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Br J Gen Pract. 2011 Mar;61(584):e125-33. doi: 10.3399/bjgp11X561249.

Are physical activity interventions in primary care and the community cost-effective? A systematic review of the evidence.

Author information

1
Women's Health Research Centre, University of Otago, Wellington, New Zealand. susan.garrett@otago.ac.nz

Abstract

BACKGROUND:

The health and economic burden of physical inactivity is well documented. A wide range of primary care and community-based interventions are available to increase physical activity. It is important to identify which components of these interventions provide the best value for money.

AIM:

To assess the cost-effectiveness of physical activity interventions in primary care and the community.

DESIGN OF STUDY:

Systematic review of cost-effectiveness studies based on randomised controlled trials of interventions to increase adult physical activity that were based in primary health care or the community, completed between 2002 and 2009.

METHOD:

Electronic databases were searched to identify relevant literature. Results and study quality were assessed by two researchers, using Drummond's checklist for economic evaluations. Cost-effectiveness ratios for moving one person from inactive to active, and cost-utility ratios (cost per quality-adjusted life-year [QALY]) were compared between interventions.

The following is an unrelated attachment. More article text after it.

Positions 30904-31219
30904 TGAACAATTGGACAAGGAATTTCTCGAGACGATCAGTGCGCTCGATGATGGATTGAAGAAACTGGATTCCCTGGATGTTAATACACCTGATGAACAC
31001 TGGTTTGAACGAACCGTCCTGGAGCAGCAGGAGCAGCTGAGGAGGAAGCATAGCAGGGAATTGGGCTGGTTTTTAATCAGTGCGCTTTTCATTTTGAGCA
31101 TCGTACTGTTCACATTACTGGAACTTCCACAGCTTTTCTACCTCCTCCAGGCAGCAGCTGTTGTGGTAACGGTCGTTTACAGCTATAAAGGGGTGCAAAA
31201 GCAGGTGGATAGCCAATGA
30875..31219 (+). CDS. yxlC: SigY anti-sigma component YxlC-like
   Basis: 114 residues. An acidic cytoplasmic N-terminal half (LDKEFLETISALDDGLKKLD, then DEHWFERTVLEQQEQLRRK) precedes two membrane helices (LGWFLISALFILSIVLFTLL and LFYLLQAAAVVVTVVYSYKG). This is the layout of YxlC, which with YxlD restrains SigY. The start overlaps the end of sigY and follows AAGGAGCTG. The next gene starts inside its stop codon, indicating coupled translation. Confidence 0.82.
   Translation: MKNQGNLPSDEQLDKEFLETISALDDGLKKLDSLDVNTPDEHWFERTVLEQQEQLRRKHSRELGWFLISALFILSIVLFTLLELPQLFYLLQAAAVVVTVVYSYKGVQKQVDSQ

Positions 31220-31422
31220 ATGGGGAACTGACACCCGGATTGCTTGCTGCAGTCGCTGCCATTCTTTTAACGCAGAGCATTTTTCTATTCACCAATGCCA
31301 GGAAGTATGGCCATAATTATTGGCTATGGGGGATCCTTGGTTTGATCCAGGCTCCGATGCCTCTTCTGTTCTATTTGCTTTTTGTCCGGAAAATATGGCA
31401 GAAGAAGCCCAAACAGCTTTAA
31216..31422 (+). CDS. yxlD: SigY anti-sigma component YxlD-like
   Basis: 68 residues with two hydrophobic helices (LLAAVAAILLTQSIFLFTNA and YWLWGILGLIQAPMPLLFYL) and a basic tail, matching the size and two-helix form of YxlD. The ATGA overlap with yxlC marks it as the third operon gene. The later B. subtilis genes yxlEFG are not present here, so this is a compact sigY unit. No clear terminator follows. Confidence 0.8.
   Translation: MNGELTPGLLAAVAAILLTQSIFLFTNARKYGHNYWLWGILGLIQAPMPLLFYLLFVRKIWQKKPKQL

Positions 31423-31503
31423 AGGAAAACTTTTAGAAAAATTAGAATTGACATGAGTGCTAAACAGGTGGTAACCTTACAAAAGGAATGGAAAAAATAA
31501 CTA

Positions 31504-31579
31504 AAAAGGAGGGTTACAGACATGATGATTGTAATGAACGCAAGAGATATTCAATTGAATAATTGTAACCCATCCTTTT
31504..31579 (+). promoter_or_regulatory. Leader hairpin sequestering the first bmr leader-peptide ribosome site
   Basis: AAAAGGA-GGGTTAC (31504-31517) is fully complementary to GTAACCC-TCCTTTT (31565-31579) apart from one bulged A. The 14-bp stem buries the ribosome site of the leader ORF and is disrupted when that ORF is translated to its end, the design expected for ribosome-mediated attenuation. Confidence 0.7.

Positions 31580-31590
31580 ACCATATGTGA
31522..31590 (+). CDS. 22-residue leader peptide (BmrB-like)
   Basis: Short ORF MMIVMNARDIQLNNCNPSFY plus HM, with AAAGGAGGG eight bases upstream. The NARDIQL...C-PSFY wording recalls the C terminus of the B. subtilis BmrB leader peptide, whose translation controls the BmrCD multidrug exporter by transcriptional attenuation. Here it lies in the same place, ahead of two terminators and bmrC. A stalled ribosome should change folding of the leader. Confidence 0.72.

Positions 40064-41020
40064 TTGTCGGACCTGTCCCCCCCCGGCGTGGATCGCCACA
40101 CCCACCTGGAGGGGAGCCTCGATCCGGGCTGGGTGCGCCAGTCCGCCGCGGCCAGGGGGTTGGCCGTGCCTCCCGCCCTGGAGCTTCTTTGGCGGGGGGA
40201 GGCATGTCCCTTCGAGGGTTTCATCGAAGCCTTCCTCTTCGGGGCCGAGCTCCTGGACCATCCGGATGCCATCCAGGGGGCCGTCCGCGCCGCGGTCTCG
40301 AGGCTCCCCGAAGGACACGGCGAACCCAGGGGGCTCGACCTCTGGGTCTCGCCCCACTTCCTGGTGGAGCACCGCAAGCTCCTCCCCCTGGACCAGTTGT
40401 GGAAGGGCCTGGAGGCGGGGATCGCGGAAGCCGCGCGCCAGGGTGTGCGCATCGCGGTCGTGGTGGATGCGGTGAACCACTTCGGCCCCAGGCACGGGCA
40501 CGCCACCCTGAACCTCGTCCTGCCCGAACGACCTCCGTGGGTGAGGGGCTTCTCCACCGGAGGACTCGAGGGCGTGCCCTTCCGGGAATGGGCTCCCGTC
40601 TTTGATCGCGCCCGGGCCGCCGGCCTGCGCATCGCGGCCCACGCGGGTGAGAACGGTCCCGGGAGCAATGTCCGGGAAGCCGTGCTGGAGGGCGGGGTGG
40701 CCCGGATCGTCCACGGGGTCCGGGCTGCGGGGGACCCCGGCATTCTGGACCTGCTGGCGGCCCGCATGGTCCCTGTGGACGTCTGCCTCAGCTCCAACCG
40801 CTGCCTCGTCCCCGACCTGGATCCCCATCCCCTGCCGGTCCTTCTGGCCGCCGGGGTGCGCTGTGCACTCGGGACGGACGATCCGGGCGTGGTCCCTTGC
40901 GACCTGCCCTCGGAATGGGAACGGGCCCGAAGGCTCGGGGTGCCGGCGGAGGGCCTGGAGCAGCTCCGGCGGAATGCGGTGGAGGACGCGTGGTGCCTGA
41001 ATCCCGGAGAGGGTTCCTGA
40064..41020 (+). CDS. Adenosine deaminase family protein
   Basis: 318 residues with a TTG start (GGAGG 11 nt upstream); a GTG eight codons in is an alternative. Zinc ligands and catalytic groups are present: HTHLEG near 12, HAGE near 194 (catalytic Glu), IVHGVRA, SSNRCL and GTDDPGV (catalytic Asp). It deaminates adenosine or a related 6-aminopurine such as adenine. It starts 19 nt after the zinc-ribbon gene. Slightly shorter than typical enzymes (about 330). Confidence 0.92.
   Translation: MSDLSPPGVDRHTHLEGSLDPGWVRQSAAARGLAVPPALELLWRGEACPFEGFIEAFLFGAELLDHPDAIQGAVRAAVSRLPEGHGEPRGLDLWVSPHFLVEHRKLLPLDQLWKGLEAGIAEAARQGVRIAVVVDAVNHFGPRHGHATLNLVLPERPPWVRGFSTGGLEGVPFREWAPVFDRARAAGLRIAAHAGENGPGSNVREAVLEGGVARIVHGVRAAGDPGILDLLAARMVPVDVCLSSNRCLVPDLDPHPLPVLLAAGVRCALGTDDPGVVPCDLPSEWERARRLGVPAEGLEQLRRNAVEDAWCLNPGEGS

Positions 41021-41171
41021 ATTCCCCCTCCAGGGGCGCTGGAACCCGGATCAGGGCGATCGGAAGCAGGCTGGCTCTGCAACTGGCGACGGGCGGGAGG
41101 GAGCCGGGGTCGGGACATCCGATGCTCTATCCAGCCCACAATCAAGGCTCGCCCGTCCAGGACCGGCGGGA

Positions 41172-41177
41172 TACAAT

RESULTS:

Thirteen studies fulfilled the inclusion criteria. Eight studies were of good or excellent quality. Interventions, study populations, and study designs were heterogeneous, making comparisons difficult. The cost to move one person to the 'active' category at 12 months was estimated for four interventions ranging from €331 to €3673. The cost-utility was estimated in nine studies, and varied from €348 to €86,877 per QALY.

CONCLUSION:

Most interventions to increase physical activity were cost-effective, especially where direct supervision or instruction was not required. Walking, exercise groups, or brief exercise advice on prescription delivered in person, or by phone or mail appeared to be more cost-effective than supervised gym-based exercise classes or instructor-led walking programmes. Many physical activity interventions had similar cost-utility estimates to funded pharmaceutical interventions and should be considered for funding at a similar level.

PMID:
21375895
PMCID:
PMC3047345
DOI:
10.3399/bjgp11X561249
[Indexed for MEDLINE]
Free PMC Article

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